Once in a while there comes along a short film which completely captivates you and leaves you longing for more — Dan Rosen’s Joe & Mary’s Kid is that kind of rare treat.
The story follows Joe and Mary who have been unsuccessful in their attempts to have a baby, resulting in the couple trying the adoption route. After receiving a rejection letter from an adoption agency, Joe’s determination in producing an offspring sees him create a robotic child named Izak. Joe’s assiduousness is well-intentioned, but the repercussions of creating this not quite so human starts to filter through into everyday life for the new parents. Mary tries her best in adapting to Izak, yet she is all too aware that it’s not a real child, it’s not a newborn – it’s a mechanical being which eerily echoes some human traits. Joe has all the zeal of a new father, enthusiastic to the core as he does his best to welcome his creation into the family.
Dan’s film manages to not fall into any one genre and succumb to the trappings which sometimes happens. It’s an intimate tale, which many people out there will find themselves in and relate to, as well as being a wonderful piece of sci-fi comedy, yet not losing itself and sliding too far into melodrama or sentiment. Geraint Hill (Joe) and Marley Hamilton (Mary) put in sterling performances in which you absolutely grasp the expectations and emotions of the couple (really can’t wait to see them in future productions.) Director of photography is Adrian Peckitt, who wonderfully sets each scene to bring out the best of the performances within the settings. Jem Demirel (Izak) is believable as a robot, which isn’t exactly easy to play. The balance between human and robotic movements is well done, and combined with having to play as if you’re a new life, makes it a stand-out performance, too. Izak’s costume is superb with its worn look and panel beaten construction.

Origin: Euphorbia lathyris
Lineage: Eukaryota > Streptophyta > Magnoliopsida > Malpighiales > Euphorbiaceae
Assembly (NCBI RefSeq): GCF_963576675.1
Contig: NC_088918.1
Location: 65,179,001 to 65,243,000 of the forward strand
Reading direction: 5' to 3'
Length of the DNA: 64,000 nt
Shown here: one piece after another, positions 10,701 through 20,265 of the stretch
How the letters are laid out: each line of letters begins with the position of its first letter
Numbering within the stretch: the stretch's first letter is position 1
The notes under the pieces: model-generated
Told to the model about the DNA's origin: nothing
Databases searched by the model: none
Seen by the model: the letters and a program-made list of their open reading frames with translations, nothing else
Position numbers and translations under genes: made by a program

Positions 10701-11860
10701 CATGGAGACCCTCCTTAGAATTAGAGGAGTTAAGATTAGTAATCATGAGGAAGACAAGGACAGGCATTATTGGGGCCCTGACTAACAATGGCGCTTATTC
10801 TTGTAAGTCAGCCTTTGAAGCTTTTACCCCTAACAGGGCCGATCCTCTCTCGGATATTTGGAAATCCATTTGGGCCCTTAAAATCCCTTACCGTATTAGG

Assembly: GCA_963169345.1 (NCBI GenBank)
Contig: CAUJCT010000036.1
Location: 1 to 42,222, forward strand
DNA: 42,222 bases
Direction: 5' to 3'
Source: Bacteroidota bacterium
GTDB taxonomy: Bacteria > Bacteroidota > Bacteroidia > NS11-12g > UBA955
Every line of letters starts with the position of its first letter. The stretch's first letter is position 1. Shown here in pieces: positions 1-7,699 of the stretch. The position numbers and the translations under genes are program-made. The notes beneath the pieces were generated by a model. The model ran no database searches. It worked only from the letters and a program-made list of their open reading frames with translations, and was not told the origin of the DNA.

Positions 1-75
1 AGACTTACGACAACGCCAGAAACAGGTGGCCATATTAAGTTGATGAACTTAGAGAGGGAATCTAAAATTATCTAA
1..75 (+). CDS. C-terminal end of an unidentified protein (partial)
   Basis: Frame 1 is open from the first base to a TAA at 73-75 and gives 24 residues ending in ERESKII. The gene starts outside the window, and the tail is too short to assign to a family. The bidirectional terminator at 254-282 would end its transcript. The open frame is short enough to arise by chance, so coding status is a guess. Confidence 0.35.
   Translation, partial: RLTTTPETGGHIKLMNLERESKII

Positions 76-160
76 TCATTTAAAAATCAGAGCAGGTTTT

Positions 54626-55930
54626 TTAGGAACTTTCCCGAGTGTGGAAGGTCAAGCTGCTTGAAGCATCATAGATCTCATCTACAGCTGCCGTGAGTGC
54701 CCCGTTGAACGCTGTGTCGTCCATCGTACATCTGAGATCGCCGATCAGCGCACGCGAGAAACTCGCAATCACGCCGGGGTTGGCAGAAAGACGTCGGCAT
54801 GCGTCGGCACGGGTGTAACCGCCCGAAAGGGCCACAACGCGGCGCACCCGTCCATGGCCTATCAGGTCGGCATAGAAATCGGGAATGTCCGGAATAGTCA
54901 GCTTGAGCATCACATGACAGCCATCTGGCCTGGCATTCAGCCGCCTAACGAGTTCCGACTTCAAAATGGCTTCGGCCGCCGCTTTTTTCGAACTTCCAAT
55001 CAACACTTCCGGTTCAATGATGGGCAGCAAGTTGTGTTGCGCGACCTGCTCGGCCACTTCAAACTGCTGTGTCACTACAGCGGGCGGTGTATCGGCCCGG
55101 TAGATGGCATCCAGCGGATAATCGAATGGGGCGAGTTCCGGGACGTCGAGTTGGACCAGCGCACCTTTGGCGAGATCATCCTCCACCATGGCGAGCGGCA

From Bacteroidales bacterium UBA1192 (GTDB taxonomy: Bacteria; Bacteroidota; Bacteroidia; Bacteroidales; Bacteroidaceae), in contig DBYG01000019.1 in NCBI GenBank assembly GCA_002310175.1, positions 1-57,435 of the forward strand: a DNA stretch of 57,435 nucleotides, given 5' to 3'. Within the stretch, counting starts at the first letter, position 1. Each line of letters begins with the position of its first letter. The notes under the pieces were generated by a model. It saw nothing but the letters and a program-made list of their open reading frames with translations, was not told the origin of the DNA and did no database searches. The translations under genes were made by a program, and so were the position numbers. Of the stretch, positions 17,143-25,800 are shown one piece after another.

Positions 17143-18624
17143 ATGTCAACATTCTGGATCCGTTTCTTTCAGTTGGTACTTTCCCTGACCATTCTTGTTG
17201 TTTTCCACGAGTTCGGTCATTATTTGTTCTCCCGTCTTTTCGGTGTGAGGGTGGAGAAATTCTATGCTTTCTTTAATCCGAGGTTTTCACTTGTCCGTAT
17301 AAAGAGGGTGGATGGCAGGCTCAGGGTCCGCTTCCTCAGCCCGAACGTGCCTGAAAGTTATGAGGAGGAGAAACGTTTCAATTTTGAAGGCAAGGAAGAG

All of this is brought together by writer/director Dan Rosen, whose well-crafted script and direction will have you laughing at scenes such as when Izak names the dog ‘Affectionate Dog’, and leave you pondering the ups and downs of raising a robotic child. There are many other touches which are magnificently revealed through insightful and carefully revealed direction.
Dan is currently looking at turning the short into a feature-length movie and given how impressive his work here has been, it would be great to see him given the space to expand upon his magnificent story. You can watch the short film below and also give them a follow over on Facebook, where you can check up on developments.